He suggested that, “in that regrettable event”, Ofcom could be “required to act as a backstop regulator for those not prepared to join such a scheme”.
“It would be a great pity if last-ditch resistance to the case for a measure of genuine independence in oversight of standards or behaviour by the press, or the intransigence of a few, resulted in the imposition of a system which everyone in the industry has said they do not want, and which, in all probability, very few others would actually want to see in place.”
While he acknowledged that most journalists did act in a way consistent with the public interest, Lord Justice Leveson said that on “far too many occasions” over the last decade the press had failed to live up to the standards it set in its own code of conduct.
The judge dismissed suggestions that behaviour such as the phone-hacking scandal at the now defunct News of the World were “aberrations that do not reflect the culture, practices or ethics of the press as a whole”.
He said that some editors even joked about information obtained from phone hacking in a way that demonstrated that their attitude was “not one of embarrassment that this type of intrusion was going on”.
There was, he said, a willingness to deploy covert surveillance, “blagging” and deception in circumstances where it was very difficult to see any public interest justification.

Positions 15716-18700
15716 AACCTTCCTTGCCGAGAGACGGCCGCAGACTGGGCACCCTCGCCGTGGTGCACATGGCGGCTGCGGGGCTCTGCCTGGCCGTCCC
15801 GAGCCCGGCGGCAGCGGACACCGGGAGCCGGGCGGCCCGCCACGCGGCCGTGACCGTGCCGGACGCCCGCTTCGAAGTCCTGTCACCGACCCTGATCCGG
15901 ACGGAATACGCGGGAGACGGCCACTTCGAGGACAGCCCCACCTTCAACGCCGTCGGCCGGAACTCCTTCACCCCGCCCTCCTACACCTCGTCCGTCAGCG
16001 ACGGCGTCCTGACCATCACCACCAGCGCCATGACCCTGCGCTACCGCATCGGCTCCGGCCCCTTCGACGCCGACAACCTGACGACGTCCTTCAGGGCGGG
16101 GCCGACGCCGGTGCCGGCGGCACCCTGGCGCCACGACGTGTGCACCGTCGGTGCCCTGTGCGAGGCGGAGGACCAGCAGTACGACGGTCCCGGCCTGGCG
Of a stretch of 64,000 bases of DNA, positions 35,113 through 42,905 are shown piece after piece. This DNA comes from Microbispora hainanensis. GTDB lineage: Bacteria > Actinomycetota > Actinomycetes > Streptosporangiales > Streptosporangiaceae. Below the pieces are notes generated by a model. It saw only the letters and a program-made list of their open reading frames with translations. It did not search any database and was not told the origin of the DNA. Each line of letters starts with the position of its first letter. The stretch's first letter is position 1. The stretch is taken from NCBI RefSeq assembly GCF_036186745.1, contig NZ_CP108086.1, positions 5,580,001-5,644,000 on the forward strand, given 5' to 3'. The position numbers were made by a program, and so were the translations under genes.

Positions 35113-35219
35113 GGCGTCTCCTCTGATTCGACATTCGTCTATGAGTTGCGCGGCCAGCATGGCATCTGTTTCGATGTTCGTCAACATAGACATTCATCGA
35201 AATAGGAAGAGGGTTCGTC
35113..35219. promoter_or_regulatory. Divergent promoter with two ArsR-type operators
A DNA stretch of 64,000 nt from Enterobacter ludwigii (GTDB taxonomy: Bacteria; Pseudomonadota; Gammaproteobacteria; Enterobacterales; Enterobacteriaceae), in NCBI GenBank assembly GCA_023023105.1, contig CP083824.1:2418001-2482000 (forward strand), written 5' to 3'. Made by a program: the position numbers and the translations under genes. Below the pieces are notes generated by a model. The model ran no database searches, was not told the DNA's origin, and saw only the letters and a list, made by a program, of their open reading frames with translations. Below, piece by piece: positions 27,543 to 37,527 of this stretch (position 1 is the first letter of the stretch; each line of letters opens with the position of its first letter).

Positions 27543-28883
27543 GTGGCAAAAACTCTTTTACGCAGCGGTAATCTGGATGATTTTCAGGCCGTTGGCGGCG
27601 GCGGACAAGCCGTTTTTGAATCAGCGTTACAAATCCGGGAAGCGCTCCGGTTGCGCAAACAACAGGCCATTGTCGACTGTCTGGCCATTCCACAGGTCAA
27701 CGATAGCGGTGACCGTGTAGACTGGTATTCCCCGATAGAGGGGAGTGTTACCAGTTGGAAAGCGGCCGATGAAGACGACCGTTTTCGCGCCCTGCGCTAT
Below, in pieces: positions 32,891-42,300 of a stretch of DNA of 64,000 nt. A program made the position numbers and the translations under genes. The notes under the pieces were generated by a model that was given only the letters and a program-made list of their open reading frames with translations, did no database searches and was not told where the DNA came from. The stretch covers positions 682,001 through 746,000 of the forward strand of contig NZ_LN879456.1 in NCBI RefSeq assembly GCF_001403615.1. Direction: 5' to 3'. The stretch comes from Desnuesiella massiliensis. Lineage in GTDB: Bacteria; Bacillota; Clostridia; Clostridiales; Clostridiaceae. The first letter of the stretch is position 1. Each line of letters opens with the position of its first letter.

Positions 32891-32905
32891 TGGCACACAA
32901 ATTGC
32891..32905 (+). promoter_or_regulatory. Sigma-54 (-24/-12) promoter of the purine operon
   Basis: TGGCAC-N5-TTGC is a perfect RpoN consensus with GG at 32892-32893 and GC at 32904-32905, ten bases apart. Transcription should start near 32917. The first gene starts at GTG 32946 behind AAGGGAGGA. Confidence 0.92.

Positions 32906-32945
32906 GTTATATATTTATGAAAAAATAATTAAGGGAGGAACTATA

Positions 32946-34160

“Based on all the evidence that I have heard, I have no doubt that, to a greater or lesser extent with a wider range of titles, there has been a recklessness in prioritising sensational stories, almost irrespective of the harm that the stories may cause and the rights of those who would be affected (perhaps in a way that can never be remedied) all the while heedless of the public interest.”
He highlighted the case of murdered teenager Milly Dowler - whose phone was hacked while police were searching for her - and the parents of missing toddler Madeleine McCann.
At the same time, he said that celebrities were treated as “fair game” with little, if any, entitlement to any sort of private life or respect for dignity, whether or not there is a true public interest in knowing how they spend their lives”.
He said that in pursuit of a big story, victims were subjected to treatment which “has become (or, at the very least, verges on) harassment” while the code of conduct was “manipulated or broken”.
There was a “significant and reckless disregard for accuracy” and a “cultural tendency within parts of the press vigorously to resist or dismiss complaints almost as a matter of course”.
He also criticised the relationship between politicians and the press, saying the political parties had had “too close a relationship with the press in a way which has not been in the public interest”.
“In part, this has simply been a matter of spending a disproportionate amount of time, attention and resource on this relationship in comparison to, and at the expense of, other legitimate claims in relation to the conduct of public affairs,” the report said.
“In part, it has been a matter of going too far in trying to control the supply of news and information to the public in return for the hope of favourable treatment by sections of the press, to a degree and and by means beyond what might be considered to be the fair and reasonable (albeit partisan) conduct of the public debate.”